Most people will agree that our nation's future security and prosperity depends on the next President making the hard choices that will break our nation's strategic dependence on foreign sources of energy and will ensure our economic prosperity by meeting tomorrow's demands for a clean portfolio. John McCain has made the necessary choices - producing more power, pushing technology to help free our transportation sector from its use of foreign oil, cleaning up our air and addressing climate change, and ensuring that Americans have dependable energy sources. John McCain will lead the effort to develop advanced transportation technologies and alternative fuels to promote energy independence and cut off the flow of oil wealth to repressive dictatorships like Iran. Barack Obama also feels this is a major issue. He says, “If we don’t solve our energy problems soon, not only do we have a national security problem, but we also have an enormous environmental problem to go along with the economic problems it creates.” He proposes a $150 billion 10- year plan to reduce oil consumption by the 3.4 barrels a day the US imports from the Middle East and Venezuela. This would include a $7,000 tax credit for buying more fuel-efficient cars; cutting electricity consumption by up to 15 percent by 2020; and offering tax incentives and grants to retool U.S. auto plants, encourage research and development and double the use of renewable energy. Like Obama said, “That’s the low- hanging fruit. The flip side of this is that there are huge opportunities for creating green jobs throughout the economy.”
To many, health care is one of the prominent issues in the 08 Presidential Election. McCain said,” Addressing health care costs to ensure access to affordable and quality care for all Americans will be a top priority on day one of my administration, day two, day three and every day after that.” McCain’s wants to eliminate business tax deductions for health spending in favor of individual tax credits and health savings accounts that encourage people to save for medical expenses. McCain’s tax credit plan calls for a $2,500 credit for an individual and $5,000 for a family. Those amounts won’t cover the entire costs of health insurance, he said. But for people who have no coverage, the credits will help them buy into a plan. And for workers who have coverage through an employer, his plan would pay for that coverage and leave some money left over to stash in a tax-preference health savings account. Obama, however, has a totally different plan. Obama proposes mandated coverage for all children, a new national public health plan, and a National Health Insurance Exchange, where those unable to get employer- provided care or with preexisting medical conditions could buy private coverage. He would finance the $50 billion- to 65 billion- a- year price tag for the health proposals by canceling the 2001 tax cut for those earning over $200,000.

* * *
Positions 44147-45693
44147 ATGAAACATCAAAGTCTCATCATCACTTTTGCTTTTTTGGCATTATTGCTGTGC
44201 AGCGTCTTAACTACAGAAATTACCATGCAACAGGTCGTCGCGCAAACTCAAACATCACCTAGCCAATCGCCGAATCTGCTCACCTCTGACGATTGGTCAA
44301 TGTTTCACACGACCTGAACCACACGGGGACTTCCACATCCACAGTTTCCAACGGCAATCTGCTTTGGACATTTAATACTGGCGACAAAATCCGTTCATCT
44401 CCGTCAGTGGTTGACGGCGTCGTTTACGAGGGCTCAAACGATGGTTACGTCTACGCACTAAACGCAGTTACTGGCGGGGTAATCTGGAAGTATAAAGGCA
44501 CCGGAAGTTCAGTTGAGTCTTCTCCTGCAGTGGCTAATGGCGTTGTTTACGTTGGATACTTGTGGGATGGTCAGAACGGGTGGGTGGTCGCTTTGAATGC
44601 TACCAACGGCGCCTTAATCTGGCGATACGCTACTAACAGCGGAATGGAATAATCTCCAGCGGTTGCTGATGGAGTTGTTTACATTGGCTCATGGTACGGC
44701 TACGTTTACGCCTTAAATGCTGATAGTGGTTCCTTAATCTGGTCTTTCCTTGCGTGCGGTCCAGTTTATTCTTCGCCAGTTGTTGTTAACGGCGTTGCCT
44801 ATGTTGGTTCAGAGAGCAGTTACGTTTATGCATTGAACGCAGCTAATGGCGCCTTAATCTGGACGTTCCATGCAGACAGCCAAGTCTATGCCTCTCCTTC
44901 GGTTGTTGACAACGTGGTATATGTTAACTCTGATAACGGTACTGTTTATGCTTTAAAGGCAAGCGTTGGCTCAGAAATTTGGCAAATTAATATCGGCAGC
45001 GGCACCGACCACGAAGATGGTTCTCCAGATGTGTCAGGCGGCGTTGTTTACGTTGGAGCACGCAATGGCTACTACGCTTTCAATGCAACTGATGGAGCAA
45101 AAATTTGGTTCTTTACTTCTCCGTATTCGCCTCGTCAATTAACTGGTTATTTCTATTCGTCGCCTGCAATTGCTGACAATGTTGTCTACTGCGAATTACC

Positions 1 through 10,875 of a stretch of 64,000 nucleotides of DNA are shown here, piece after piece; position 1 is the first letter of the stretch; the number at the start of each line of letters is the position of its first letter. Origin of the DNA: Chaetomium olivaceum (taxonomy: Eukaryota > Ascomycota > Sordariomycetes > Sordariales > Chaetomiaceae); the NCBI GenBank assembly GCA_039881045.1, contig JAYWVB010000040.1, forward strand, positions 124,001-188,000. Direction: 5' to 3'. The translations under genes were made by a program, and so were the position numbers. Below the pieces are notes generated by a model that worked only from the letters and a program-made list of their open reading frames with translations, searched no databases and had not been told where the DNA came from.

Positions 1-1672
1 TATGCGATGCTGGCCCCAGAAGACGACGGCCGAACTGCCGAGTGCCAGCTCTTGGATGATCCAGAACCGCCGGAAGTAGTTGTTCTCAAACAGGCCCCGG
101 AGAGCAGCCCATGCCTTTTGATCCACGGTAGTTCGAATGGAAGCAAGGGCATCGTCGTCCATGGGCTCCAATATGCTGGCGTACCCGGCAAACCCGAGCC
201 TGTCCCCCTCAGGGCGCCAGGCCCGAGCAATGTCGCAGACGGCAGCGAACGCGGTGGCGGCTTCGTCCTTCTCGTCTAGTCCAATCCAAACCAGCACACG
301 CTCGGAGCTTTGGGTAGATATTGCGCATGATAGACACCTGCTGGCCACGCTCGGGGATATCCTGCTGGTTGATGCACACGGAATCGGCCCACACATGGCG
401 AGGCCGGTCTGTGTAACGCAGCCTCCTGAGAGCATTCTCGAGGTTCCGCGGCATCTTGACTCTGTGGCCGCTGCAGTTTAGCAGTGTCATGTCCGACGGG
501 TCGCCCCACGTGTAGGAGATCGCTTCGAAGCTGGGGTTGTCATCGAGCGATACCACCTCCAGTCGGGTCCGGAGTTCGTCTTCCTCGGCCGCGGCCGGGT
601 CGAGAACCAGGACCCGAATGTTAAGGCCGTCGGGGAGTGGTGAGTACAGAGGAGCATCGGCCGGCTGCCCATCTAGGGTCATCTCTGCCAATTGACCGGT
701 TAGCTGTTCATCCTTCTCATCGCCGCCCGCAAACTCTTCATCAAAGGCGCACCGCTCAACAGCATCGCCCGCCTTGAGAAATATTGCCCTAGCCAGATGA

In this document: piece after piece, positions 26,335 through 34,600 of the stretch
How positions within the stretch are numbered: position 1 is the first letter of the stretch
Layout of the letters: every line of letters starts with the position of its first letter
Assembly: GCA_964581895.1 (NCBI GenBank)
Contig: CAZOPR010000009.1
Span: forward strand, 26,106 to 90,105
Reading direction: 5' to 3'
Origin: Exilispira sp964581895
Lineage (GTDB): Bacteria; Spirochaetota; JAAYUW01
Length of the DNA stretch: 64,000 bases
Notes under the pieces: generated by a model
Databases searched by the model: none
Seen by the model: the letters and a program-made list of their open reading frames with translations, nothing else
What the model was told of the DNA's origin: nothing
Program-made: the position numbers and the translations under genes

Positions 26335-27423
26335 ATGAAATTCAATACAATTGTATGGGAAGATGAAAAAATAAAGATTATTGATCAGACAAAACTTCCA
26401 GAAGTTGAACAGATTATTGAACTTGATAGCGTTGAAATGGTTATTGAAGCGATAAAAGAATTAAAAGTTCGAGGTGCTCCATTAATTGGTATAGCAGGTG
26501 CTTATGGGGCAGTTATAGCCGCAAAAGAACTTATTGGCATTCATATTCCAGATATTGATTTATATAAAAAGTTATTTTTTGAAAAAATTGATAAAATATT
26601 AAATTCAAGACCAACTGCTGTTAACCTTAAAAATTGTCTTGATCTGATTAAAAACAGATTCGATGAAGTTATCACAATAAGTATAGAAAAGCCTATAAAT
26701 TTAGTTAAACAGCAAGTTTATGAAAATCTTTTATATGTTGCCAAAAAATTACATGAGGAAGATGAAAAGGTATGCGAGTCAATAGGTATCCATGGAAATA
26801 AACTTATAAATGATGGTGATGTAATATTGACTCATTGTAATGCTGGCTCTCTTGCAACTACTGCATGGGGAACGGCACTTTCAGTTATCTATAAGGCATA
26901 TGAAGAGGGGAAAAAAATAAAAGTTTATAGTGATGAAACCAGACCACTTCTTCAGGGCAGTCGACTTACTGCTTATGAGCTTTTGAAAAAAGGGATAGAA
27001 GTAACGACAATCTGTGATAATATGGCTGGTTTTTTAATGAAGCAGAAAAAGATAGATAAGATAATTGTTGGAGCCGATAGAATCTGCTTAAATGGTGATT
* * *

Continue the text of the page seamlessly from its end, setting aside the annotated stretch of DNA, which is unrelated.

Both candidates have their good points and their bad points, and in an election year polarized by the war and the economy, knowing about each candidate is vital. Both candidates have a plan for dealing with the issues our country faces and with the information at hand, people can chose who best suits their ideals and values.